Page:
Faiza Syed

Describe your journey as an interpreter:

This career was just a fortunate discovery when I was looking for work as a university student back in the mid-nineties.

I sat a test and attended an interview with the government’s translating and interpreting agency in Oslo after seeing a newspaper ad. I received training, and once I started working, I found interpreting incredibly important and rewarding. The pay was not to be complained about either.

A few years after migrating to Australia, my decision to join TIS was again a practical one. NAATI had announced that renewal of credentials in the future would require evidence of current work experience and professional development activities. While my initial motivation for joining was to keep my Level III Urdu Interpreter credential, I started dedicating more time to TIS when I realised that many of the Urdu-speaking TIS clients were the most vulnerable members of our society. I felt obliged to adopt interpreting as a long-term work stream.

I lost my NAATI recognition as a Norwegian interpreter due to a lack of practise opportunities in Australia. However, I still receive TIS calls for Norwegian once in a blue moon.

Can you recall the moment when you decided to become an interpreter? What/who inspired you to make that choice?

To begin with, translating and interpreting were very practical work choices for me as a student and would-be-mum. The inspiration came after I stepped into the role of an interpreter. The powerful role, carried out responsibly, won me a great deal of respect and gratitude. There are probably very few jobs where one gains so much just by doing one’s job conscientiously.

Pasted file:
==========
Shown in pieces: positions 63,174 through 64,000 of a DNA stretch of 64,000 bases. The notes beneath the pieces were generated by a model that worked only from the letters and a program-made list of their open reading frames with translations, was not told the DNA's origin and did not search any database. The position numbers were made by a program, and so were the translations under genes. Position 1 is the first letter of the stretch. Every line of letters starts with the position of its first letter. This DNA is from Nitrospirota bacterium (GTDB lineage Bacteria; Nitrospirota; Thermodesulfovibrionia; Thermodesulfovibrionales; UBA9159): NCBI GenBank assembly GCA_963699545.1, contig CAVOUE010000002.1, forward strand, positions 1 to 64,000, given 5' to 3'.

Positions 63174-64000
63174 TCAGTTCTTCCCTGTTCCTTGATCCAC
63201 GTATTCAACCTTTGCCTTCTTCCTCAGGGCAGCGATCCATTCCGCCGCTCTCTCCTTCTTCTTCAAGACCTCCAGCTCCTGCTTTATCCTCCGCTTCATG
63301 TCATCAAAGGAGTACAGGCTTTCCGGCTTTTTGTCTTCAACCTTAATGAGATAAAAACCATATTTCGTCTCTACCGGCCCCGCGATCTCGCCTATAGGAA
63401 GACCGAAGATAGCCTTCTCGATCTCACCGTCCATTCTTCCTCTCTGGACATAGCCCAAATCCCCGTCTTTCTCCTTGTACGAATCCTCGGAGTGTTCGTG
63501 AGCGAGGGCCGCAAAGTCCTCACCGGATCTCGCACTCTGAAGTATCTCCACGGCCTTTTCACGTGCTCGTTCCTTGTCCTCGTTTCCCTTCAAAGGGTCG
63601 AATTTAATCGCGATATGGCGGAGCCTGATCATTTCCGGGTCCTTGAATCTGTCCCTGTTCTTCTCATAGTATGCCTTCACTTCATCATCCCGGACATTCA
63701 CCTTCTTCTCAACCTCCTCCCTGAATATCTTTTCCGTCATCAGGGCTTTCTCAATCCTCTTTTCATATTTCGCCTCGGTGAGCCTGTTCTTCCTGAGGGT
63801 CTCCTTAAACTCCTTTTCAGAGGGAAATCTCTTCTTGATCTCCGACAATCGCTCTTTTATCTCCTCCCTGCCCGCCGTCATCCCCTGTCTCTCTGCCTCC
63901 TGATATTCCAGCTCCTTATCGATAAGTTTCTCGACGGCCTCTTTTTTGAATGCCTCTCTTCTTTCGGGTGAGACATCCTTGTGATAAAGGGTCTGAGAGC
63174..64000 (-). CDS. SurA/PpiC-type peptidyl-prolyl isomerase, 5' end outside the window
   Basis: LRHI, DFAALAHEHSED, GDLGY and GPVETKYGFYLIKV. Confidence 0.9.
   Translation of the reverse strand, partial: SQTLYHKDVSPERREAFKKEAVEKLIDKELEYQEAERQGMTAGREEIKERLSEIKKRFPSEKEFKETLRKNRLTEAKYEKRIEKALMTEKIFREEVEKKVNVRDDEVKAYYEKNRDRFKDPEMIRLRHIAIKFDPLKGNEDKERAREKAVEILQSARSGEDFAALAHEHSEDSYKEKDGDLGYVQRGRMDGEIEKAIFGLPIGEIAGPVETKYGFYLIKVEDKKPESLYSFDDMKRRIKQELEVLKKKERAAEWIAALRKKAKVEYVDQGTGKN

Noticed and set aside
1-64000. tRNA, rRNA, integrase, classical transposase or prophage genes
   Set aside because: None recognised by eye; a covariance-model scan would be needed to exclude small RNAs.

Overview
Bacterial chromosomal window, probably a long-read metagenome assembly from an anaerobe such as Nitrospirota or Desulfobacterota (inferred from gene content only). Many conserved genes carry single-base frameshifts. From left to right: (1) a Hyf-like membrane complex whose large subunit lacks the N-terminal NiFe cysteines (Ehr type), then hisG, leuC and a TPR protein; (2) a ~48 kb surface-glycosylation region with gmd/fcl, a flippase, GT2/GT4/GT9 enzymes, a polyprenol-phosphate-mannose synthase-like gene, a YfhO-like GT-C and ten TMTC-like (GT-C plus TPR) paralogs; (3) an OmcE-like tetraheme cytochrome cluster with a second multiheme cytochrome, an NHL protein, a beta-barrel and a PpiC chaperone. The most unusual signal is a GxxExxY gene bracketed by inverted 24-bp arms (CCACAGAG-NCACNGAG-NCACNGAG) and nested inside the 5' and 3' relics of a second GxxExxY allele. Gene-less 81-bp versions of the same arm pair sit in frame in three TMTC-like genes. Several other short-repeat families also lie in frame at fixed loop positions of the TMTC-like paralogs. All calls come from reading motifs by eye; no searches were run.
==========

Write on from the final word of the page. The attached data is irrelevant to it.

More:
What part of being an interpreter do you find most rewarding?

Being able to help people who otherwise would not be able to communicate adequately, particularly those who are going through life crises with the added difficulties of being migrants in a very different society.

Here, I take the liberty to mention another very rewarding aspect of this job: continuous learning.

What advice would you give to someone considering becoming an interpreter?

Read a lot and listen a lot in the languages that you wish to practice. Good skills in both languages and good general knowledge are the keys to being able to do your job well. Be respectful and humble in this powerful role.

What is one skill you think everyone should have?

I could talk about many skills, but I think having the patience to handle those who are not good communicators is very important.

What aspect of interpreting do you consider most challenging and how do you manage this?

That aspect has nothing to do with my role as an interpreter. It affects me as a person when I experience that there is just not enough help for people who are struggling. I focus on playing my part as best as I can.

How do you maintain focus and switch from one interpreting job to another? What helps you with your day-to-day interpreting tasks?

Never really thought about it. I guess this is an automatic switch. Listening to music, reading, and doing home chores in between interpreting jobs comes naturally to me.

Is there a particular assignment that has remained with you as being particularly memorable or rewarding?

From among countless memorable moments, I feel blessed when I interpret for some severely persecuted religious minorities from my home country. Towards the end of the interpreting situation, I can sense their relief and gratitude for having received ethical and competent interpreting service.

When are you at your happiest?

Sharing experiences with my family, taking walks in nature, travelling, and many other things that bring about good laughter.

How would your friends describe you in three words?

Reliable, principled and family-oriented

What are you most thankful for?

Honestly… everything. I feel that I have been very fortunate to have everything that I have.

What is the best piece of advice you have ever received?

When making choices in life, always think of your wellbeing in the long run.